Female-fronted, symphonic metal is one of the few types that can appeal to more than the average metal fan. Whether it's the difference a female voice makes, or the symphonic arrangements tempering the more metallic aspects of the music, the bands of this style have been able to find an audience beyond the usual groups, which is essential, given how their music goes against most everything that modern metal stands for. The roster of bands mining this style is ever increasing, but not nearly as many are able to do it well. Those that can are a blessing, because they show it's possible to succeed in what might possibly be the hardest category of metal to write in.
Over the course of their first few albums, Delain has racked up an impressive list of accolades to make their case as one of the best bands of their style. Album number four aims to continue this trend, and Delain has a lot going for them that their peers can't match. Vocalist Charlotte Wessels is a force fronting the band, her voice avoiding the whispy tones that populate so much of this kind of music. She has the range and power to dominate the album, which is both a blessing and a burden.
The opening “Here Come The Vultures” is a nice illustration of this. The song opens with her voice and a lone piano, as she sings a sly little melody. The band kicks into gear, and there are several nice metal and melodic passages, all of which are highly enjoyable. But the one thing that's missing is the one thing a symphonic song like this needs, a massive chorus. There just isn't enough in the hook to soar above the rest of the song. Just when I was expecting the song to take off, I realized it was already in top gear. That's ok, but it was crying out for something just that little bit more.
The same issue pops up on the next track, “Your Body Is A Battleground”, which sabotages itself by limiting Charlotte's time singing with a lengthy guest appearance by Tarot singer Marco Hietala. It's not that Marco is a poor singer, but Delain should be playing to their strengths, of which Charlotte is first and foremost. The song has the hook it needs, but finds its own way of disappointing.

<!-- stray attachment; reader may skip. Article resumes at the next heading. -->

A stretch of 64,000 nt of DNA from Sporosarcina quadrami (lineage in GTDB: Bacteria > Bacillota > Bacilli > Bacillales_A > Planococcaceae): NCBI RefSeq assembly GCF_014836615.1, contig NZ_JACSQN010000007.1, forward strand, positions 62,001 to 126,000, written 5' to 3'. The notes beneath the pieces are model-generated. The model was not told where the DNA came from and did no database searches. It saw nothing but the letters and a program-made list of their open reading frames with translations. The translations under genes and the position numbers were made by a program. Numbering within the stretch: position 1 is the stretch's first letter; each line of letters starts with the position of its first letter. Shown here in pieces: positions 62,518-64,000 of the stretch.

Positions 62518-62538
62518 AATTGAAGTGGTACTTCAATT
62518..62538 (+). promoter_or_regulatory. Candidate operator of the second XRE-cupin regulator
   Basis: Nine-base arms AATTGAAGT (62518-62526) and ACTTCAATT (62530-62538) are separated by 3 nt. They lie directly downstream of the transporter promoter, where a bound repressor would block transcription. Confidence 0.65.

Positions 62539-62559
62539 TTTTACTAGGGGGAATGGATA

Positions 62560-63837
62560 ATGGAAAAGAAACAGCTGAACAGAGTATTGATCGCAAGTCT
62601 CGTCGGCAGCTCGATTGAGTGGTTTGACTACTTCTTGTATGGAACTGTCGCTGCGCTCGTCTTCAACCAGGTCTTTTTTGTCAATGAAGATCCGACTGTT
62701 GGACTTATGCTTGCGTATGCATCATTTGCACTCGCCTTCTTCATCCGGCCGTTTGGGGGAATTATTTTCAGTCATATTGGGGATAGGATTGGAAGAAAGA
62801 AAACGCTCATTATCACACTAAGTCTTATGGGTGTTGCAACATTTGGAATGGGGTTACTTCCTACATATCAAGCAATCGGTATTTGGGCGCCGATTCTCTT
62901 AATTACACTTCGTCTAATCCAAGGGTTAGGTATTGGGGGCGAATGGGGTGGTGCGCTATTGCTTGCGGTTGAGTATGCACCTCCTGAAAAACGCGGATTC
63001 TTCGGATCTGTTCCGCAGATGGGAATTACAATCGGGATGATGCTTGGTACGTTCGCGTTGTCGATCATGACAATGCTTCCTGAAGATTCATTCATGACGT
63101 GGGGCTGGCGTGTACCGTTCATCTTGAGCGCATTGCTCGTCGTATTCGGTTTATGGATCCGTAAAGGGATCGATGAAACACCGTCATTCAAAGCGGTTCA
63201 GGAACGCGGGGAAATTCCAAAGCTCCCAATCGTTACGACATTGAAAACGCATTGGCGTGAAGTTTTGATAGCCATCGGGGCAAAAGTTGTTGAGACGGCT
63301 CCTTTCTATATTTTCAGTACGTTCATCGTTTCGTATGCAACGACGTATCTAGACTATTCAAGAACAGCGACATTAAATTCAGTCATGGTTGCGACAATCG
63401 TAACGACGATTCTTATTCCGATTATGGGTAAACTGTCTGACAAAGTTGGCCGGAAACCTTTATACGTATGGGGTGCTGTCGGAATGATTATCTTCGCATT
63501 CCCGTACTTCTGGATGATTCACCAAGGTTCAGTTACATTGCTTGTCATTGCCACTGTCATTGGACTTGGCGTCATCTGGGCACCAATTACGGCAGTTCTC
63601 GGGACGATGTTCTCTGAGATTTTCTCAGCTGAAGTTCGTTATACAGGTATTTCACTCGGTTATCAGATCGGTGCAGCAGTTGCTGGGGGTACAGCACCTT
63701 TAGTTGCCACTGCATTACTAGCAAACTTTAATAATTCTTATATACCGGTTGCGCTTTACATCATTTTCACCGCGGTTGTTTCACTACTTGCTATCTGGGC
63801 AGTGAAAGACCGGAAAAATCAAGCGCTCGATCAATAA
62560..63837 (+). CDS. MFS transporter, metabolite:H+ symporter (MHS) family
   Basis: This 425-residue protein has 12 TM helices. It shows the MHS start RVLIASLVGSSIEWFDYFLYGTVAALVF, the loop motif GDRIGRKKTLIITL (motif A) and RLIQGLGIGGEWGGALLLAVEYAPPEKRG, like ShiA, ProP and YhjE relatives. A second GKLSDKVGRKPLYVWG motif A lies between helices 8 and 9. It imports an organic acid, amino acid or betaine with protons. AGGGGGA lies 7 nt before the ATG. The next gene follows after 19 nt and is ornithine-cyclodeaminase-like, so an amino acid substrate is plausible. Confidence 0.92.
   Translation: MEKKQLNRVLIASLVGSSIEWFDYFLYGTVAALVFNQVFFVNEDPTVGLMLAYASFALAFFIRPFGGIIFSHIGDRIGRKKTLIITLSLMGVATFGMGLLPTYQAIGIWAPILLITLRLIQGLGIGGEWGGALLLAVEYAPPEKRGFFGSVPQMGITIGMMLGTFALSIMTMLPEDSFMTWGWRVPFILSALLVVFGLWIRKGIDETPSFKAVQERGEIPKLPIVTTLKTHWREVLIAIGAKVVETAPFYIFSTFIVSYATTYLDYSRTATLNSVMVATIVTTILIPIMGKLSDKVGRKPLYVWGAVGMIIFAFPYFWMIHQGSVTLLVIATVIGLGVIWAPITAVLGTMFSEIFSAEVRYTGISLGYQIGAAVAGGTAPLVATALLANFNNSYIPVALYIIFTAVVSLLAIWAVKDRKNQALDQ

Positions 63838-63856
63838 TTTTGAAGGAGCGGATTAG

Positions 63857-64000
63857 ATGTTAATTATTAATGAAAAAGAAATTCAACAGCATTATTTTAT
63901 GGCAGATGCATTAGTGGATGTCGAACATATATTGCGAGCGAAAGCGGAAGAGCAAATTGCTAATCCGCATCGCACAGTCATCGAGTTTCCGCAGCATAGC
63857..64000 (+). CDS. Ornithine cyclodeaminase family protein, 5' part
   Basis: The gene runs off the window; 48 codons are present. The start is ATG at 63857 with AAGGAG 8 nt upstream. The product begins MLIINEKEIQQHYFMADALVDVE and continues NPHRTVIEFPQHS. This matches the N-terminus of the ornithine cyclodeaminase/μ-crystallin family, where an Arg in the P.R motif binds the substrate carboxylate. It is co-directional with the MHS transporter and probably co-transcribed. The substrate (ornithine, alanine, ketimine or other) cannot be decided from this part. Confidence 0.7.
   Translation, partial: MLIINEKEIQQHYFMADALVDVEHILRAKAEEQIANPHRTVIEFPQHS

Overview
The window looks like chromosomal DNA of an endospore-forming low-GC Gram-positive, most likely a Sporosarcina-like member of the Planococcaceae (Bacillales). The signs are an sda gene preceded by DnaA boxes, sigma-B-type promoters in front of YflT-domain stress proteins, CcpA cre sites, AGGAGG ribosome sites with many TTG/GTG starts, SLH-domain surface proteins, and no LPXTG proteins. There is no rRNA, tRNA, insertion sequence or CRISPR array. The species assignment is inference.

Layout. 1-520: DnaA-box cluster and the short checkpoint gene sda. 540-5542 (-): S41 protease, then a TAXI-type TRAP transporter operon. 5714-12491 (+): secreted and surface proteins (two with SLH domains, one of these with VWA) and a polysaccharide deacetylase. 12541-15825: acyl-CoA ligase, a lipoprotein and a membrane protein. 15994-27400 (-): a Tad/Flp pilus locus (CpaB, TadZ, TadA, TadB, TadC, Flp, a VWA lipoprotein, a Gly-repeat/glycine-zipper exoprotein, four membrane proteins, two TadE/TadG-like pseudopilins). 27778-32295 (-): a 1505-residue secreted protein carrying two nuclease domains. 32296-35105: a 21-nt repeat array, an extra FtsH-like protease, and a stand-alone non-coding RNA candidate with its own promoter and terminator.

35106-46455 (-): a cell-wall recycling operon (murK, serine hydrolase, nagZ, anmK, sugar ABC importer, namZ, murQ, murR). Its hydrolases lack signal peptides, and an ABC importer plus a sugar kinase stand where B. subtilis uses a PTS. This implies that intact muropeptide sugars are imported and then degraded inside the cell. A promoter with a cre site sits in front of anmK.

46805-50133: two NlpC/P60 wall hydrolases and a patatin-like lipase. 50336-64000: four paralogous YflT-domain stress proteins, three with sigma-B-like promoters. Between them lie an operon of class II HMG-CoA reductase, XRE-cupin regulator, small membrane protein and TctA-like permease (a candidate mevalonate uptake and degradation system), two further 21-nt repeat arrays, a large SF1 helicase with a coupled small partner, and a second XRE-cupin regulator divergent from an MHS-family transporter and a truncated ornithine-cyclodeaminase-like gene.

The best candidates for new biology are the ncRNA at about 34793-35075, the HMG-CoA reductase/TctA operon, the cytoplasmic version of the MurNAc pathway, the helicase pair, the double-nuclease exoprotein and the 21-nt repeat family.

Thankfully, the album finds its footing shortly thereafter, reeling off a string of solid, hooky metal tracks that are sure to please anyone with an ear for pop music. Even the inclusion of growls on “Tell Me, Mechanist” are well done, and serve to support Charlotte, rather than replace her. Maybe the balance is a little too heavy on the pop, and too light on the symphonic for a lot of fans, but I think it's the perfect balance of hooks and heart.
Symphonic metal isn't normally my thing, but the way Delain does it here, I can see why it's become so popular. “The Human Contradiction” offers up a nice bridge between the worlds of pop and metal, the perfect antidote for those who are tired of hearing music that isn't the least bit memorable. Sure, there are some areas where the band could tighten their songwriting, and play up their strengths more than they do, but that doesn't detract from the fact that they've made a very enjoyable album.